At the beginning of the twentieth century, F. Marion Crawford was one of the most prolific, widely-read novelists of the English-speaking world--a sort of Sidney Sheldon of the Edwardian era. Now, his novels are banished to the musty shelves of old-fashioned romance and historical fiction, but his supernatural tales live on, most especially "The Upper Berth" and "The Screaming Skull."
Lee Weinstein has collected all eight of Crawford's supernatural stories, some of them gothic in the extreme, others oozing pathos. But this author was at his best when writing of the sea and its unforgiving dead. Many of his stories retain a place of honor in ghostly anthologies for their atmosphere of slowly-building horror. I am in agreement with Lee Weinstein when he says, "One can only regret that he did not write more of them."
"The Dead Smile"--A gothic tale of forbidden love and vengeance from beyond the tomb. We 21st century readers are a bit more used to dealing with the theme of incest, but when Crawford published this tale, it must have shocked many Victorian sensibilities. Incestuous hints abound. The evil, dying Sir Hugh Ockram, his son, and his son's fiancée all have the same hellish smile: "...She smiled--and the smile was like the shadow of death and the seal of damnation upon her pure, young face." The best scenes are in the vault below the castle, where the Lords of Ockram lie in burial shrouds, but not entombed.
"The Screaming Skull"--A doctor murders his wife by pouring molten lead in her ear. He dies mysteriously with his throat torn out. The old seaman who inherits the doctor's cottage also inherits a skull in a hat box. Something inside the skull rattles when he shakes it. When he tries to get rid of the skull, the screams begin.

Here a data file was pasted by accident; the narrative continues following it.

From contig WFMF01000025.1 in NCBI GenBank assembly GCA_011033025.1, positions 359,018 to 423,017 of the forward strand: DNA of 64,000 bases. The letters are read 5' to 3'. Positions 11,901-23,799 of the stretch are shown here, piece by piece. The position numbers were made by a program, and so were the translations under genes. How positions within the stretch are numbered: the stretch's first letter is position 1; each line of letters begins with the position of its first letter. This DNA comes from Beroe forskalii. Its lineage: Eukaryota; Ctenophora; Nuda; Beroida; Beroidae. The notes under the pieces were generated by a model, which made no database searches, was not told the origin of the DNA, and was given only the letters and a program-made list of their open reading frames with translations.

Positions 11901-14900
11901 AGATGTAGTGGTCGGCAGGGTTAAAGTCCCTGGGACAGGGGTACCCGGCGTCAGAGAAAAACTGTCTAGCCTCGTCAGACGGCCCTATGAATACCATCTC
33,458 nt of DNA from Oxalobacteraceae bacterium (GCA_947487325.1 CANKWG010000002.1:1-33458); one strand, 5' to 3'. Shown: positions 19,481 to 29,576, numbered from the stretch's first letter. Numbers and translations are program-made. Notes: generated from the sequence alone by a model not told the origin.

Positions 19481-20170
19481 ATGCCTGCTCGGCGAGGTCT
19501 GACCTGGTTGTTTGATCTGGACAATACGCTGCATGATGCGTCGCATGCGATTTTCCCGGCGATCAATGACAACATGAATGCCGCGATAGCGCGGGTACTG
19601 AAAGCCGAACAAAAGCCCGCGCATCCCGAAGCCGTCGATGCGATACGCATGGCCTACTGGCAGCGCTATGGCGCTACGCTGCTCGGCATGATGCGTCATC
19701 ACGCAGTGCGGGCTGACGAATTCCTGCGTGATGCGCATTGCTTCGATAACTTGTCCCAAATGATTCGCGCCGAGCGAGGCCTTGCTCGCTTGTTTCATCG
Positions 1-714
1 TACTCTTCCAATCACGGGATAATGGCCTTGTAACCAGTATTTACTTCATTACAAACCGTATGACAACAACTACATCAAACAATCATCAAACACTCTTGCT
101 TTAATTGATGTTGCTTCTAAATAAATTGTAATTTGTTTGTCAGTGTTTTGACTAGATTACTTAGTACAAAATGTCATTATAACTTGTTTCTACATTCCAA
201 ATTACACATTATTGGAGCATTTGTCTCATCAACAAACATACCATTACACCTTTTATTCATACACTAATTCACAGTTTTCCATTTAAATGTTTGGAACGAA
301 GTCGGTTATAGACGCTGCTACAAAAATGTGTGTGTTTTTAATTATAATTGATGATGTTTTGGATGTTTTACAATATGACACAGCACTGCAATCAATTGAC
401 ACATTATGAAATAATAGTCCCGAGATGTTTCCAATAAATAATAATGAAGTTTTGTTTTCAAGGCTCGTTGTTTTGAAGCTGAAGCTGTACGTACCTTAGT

"Man Overboard!"--This story was worth the price of the book for me, because I'd never seen it before, and it's a great ghost story. Just let the obscure nautical language flow past you, e.g. "I coiled down the mizzen-topsail downhaul myself, and was going aft to see how she headed up..." This is a story of identical twin brothers who both love the same woman. When they go to sea on the 'Boston Belle,' one brother is swept overboard during a storm and drowns--but somehow remains part of the crew. As is true in most supernatural stories featuring a wedding, the innocent bride meets a horrible fate.
"For the Blood is the Life"--I don't much care for vampire stories, but this one is wonderfully eerie. Two men are dining on the roof of an old tower-fortress on the Southern Italian coast. After moonrise, the guest sees a figure lying on a mound of earth near the tower and goes to investigate. When he returns, his host tells him the story of the grave-mound.
"The Upper Berth"--A business traveler who makes many Atlantic crossings secures a berth on the 'Kamchatka,' bound for Liverpool. He requests a room with a double bunk and is disappointed to learn that he will have a roommate in the upper berth. The first night of the voyage, his roommate runs screaming out of the small room and throws himself overboard. The business traveler learns that three other men who booked into room 105 have killed themselves in the same fashion, and he is determined to investigate.
"By the Waters of Paradise"--A gothic tale that has a happy ending for a change. A melancholy young man is raised by his superstitious Welsh nurse in an ancestral castle, surrounded by gardens and fountains. One night the old nurse sees "One--two leaden coffins, fallen from the ceiling!" Sure enough, his parents die, and the nurse tells her charge the story of the Woman of the Water. Will the new lord of Cairngorm be able to escape the curse?
"The Doll's Ghost"--An old man repairs a rich girl's doll and becomes so fond of it he can hardly bear to part with it. Finally, he instructs his young daughter to return the doll to its owner. The daughter doesn't return, but the doll does.
"The King's Messenger"--A man is seated between a lovely young girl and her beloved at a dinner party, and learns that his right-hand neighbor is the King's Messenger. After the girl disappears, he discovers what the man really does.